Tonight in Amarillo, don't miss The RandyBoys, live at Fireslice Pizzaria (34th & Coulter) as they KICK OFF their 2017 HPPR Music Ambassador Tour of our listening region. For full details, locations, and dates, visit their website! But just so it's easy, there's a visual rundown below.

THINGS TO KNOW: 

-No RSVPs are necessary. Seating is first-come-first-seated. 

High Plains Public Radio is thrilled to announce the The RandyBoys—Music Ambassador Tour 2017. They'll be bringing HPPR's Living Room Concerts to 18 communities across the High Plains, including the Texas & Oklahoma Panhandles, Western Kansas, and Eastern Colorado. From October 17 thru Nov 9th, Randy and Randy will be cruising across our listening area. Click here to find out if they're coming to YOUR town! 

Before You Tear That Old Barn Down ...

Sep 13, 2017
Creative Commons CC0

Barns are as much a symbol of the High Plains as the plains themselves and while many old barns are being replaced with metal sheds and outbuildings, there are ways to give barns a new shot at life.

According to the Center for Rural Affairs, financial assistance through state and federal tax credits may be available to help aid in the process of restoring an old barn.

There are several steps to be taken, however.

Girl Scout troops in Kansas provided input on one of the new badges that scouts nationwide will be able to earn this year.

The national Girl Scout organization added 23 new badges focused on science, technology, engineering, math and the outdoors.

The effort takes a progressive approach to STEM and also encourages girls to become citizen scientists using the great outdoors as their laboratory.

Sean MacEntee / Flickr Creative Commons

What do High Plains folks hate the most?

There’s a new app called Hater that works like Tinder, except it matches users based on common things they loathe.

As The Houston Chronicle reports, according to the app’s users, the most common thing Texans hate is . . . “sleeping with the window open.”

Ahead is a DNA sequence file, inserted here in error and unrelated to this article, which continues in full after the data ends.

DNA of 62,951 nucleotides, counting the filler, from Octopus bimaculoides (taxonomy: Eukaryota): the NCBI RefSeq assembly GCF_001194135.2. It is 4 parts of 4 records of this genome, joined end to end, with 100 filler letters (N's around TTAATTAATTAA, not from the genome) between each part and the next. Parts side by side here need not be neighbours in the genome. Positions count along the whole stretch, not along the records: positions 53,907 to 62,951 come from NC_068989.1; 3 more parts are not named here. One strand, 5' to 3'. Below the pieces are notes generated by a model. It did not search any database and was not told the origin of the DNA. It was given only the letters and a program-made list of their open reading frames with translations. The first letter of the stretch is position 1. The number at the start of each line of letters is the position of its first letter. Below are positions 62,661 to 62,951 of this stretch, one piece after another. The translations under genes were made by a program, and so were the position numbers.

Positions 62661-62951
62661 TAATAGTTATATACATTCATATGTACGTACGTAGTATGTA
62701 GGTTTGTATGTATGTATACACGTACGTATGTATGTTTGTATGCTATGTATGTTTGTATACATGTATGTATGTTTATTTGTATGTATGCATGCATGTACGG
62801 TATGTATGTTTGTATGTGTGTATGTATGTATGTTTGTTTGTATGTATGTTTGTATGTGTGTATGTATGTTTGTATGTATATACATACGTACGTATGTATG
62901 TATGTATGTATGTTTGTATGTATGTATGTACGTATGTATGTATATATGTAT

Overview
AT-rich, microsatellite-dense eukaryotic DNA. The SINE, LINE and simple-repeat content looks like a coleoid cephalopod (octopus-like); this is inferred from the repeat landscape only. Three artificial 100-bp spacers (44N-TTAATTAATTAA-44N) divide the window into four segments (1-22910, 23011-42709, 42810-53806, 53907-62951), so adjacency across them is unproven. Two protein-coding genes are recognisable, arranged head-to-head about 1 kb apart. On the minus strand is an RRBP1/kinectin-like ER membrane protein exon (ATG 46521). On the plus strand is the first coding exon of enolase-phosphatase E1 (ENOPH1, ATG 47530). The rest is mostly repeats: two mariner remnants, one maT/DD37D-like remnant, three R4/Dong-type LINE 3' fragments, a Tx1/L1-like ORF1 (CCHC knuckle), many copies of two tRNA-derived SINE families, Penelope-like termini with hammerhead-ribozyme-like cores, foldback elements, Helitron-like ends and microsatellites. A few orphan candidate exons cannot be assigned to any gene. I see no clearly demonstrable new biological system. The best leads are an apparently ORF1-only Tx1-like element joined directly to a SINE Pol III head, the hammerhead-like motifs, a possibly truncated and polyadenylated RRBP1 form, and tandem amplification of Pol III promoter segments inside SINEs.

This may come as a surprise, as there are so many things to hate in Texas, like rattlesnakes and poorly constructed tacos.

Blink while driving on Highway 34 east of Greeley, Colorado, and you might miss the former Great Plains town of Dearfield.

Abandoned towns from the early 20th century are far from unique on this stretch of plains. Withered storefronts and collapsed false-front homes are common. Boom and bust economics and harsh weather made it tough for turn of the century settlers to succeed long-term.

The Sierra Club

Some High Plains states charge annual fees – or have pending legislation that would charge annual fees - to owners of electric vehicles.

As Vox reports, at the end of 2015, the Department of Energy identified nine states that levy extra yearly fees on purchases of EVs, including Colorado which charges $50.

Mud blessings

Feb 18, 2017
Creative Commons CC0

Chinese philosophers are on to something with their Yin and Yang concepts. Light balances dark, silence/noise, joy/sorrow, and in our case, mud offsets dust.

Yes, mud. Icky, gooey, sticky mud. Like cat hair, it latches onto anything it touches, finding its way from roads, yards, and pastures onto shoes and pant legs and into homes. It finds its way into the oddest places—a speckle stuck to a grocery sack, a chunk dropped by the door, a smear on a purse.

www.goodfreephotos.com

When I talk to friends who love to live in cities, they often wonder what we do for fun in our rural setting.  Even my former students who live in a nearby small town frequently asked, “Don’t you get bored in the country?  All you have to do is watch grass grow.” Anyone who reads my essays knows I don’t get bored even though we don’t have any neon lights or busy city streets lined with businesses that cater to people who just want to have fun.

Creative Commons Zero - CC0

Weather forecasters have a miserable job. On one hand, they predict impending catastrophic weather and save lives. Think of residents if Oklahoma who made it to shelter before devastating F5 tornadoes bore down on their neighborhoods and businesses. On the other, these predictions are often wrong. A  cell fritzes out, leaving the audience to compare yesterday’s hero to the boy who cried wolf. It’s a dilemma.

Quilted treasures

Jan 28, 2017

I’d be the first to tell you I’m not a quilter and unlikely to become one unless catastrophe requires me to recycle old clothing remnants into blankets to warm me or my loved ones in the cold of winter. While I don’t have patience to construct such intricate coverlets, I admire those who do. When our youngest daughter learned to quilt in a high school sewing class, I was thrilled she’d continue a family tradition that has waned since my great-grandmother last sorted through her ragbag to come up with pieces to create a lovely blue and red star heirloom that my mother treasures.